I have talked rather extensively about the surprising lack of volatility in the markets during the past month or so, particularly given the sharpness of the current downturn and the preponderance of gloom and doom news out there. For a little while, at least, it was possible to ignore this phenomenon and chalk it up to “calendar reversion.” Now that the holiday season is behind us, this explanation no long holds water and it seems everyone wants to know why the VIX just sits there in the low to mid-20s.
For those interested in the evolution of my thinking on this subject, I encourage your to consider reading Not a Lot of Fear or Volatility Lately (11/27/07); No Fear (12/19/07); The Incredible Shrinking VIX (12/21/07); VIX Shrinkage Continues… (12/24/07); The Low Fear Selloff (1/4/08); and VWSI at Zero as VIX Meanders (1/14/08).
The bottom line is that I cannot explain why the volatility indices appear to be relatively indifferent to what many think is the beginning of a nasty bear market. Of course, this relative complacency would be possible only if investors as a whole were not worried about a bear market – and when was the last time that investors failed to panic when the markets turned down sharply?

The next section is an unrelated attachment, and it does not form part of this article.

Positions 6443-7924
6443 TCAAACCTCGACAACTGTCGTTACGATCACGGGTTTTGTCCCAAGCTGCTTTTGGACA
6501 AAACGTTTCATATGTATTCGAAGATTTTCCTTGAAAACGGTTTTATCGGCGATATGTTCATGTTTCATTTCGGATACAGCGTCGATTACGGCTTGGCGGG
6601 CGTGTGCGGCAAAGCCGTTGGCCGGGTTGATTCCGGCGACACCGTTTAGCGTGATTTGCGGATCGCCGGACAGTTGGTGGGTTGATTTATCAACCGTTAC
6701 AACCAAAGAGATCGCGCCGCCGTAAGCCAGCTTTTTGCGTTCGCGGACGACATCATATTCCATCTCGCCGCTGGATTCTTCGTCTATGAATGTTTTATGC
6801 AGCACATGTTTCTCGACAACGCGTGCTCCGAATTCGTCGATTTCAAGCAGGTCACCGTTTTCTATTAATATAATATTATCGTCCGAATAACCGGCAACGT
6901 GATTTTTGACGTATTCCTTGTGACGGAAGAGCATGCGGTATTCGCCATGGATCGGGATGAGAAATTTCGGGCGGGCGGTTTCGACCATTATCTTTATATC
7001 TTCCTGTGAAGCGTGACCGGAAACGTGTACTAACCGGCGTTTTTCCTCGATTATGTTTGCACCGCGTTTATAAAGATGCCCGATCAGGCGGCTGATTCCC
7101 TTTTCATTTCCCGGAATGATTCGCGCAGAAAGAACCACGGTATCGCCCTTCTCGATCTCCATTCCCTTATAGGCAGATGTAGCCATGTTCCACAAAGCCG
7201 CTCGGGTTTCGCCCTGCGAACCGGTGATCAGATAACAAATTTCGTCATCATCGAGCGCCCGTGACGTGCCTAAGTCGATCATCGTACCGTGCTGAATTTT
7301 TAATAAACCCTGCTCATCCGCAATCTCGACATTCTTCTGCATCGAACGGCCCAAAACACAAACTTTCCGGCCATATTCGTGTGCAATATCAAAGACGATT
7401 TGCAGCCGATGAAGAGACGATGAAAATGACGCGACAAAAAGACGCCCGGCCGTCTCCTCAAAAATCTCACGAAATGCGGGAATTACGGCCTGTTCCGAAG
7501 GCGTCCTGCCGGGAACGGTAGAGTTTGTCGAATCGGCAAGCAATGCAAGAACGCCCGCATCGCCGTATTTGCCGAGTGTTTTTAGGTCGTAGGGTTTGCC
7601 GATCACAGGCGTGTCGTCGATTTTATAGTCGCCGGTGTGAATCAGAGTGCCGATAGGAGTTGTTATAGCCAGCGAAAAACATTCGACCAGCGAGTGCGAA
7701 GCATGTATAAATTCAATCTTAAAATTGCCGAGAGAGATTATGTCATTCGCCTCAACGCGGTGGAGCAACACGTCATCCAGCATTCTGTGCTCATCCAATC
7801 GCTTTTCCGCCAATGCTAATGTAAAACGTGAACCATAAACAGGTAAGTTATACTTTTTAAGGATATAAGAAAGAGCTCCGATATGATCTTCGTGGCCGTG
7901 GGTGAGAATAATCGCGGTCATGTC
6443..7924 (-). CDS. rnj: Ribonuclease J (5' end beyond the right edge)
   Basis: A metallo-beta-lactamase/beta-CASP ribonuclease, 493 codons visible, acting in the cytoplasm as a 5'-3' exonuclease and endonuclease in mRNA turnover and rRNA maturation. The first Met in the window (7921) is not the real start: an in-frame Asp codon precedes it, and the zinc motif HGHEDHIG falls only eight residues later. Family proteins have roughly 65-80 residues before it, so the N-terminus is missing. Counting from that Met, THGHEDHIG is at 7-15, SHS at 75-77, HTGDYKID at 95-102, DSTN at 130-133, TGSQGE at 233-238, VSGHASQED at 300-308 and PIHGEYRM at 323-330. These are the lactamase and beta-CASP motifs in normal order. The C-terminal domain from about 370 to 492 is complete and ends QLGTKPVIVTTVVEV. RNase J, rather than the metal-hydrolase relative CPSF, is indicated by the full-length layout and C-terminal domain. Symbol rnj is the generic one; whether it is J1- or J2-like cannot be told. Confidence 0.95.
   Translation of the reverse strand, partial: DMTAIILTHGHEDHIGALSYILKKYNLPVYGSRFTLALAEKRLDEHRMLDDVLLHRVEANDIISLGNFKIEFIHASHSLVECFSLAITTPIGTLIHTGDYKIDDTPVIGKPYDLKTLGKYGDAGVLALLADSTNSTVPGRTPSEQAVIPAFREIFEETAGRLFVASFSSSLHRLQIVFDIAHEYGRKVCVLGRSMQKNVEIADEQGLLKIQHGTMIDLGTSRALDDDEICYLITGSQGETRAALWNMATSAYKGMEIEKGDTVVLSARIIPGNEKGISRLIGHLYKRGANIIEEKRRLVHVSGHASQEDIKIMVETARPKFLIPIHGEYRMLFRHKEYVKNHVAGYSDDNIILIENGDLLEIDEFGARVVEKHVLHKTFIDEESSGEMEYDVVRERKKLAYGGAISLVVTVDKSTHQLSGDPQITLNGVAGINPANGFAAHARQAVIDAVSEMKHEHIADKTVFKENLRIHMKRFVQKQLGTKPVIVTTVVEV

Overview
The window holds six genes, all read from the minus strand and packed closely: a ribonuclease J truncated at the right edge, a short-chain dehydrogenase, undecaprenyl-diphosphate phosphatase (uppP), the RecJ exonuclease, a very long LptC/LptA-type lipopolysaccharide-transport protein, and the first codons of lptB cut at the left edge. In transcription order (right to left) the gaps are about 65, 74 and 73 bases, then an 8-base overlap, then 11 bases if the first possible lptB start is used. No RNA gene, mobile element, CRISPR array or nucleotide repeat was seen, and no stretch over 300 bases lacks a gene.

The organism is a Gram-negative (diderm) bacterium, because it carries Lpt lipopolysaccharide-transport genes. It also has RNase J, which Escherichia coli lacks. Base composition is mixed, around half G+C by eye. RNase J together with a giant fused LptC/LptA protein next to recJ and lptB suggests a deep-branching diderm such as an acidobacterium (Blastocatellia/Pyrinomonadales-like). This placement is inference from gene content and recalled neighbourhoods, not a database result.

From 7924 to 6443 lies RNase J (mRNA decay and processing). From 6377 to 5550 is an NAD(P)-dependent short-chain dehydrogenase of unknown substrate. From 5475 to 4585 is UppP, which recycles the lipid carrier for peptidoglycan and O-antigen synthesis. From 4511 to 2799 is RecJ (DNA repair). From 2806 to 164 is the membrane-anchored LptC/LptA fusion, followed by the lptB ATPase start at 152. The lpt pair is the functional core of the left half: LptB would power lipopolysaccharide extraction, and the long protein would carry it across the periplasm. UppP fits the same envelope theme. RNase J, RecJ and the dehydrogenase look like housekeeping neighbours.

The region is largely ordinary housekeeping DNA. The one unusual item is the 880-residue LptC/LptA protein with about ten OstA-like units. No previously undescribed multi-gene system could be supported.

While I have no answers, per se, I do have a few working hypotheses that I tweak from time to time, in no particular order:
- increased use of inverse and double inverse ETFs (i.e., QID) for hedging/speculation
- the expectation of a forthcoming emergency rate cut limiting upside potential for puts
- the possibility that there has been so much advance warning about a potential market meltdown that those who have wanted to protect their portfolio and/or speculate on a downside move have had ample time to do so, at their leisure
- a vicious cycle in which the less the VIX moves, the less valuable (reliable) it is as a hedge (or highly leveraged hedge)
If and when I can come up with a better answer to this question, I will cut in with a live feed from Volatility Central…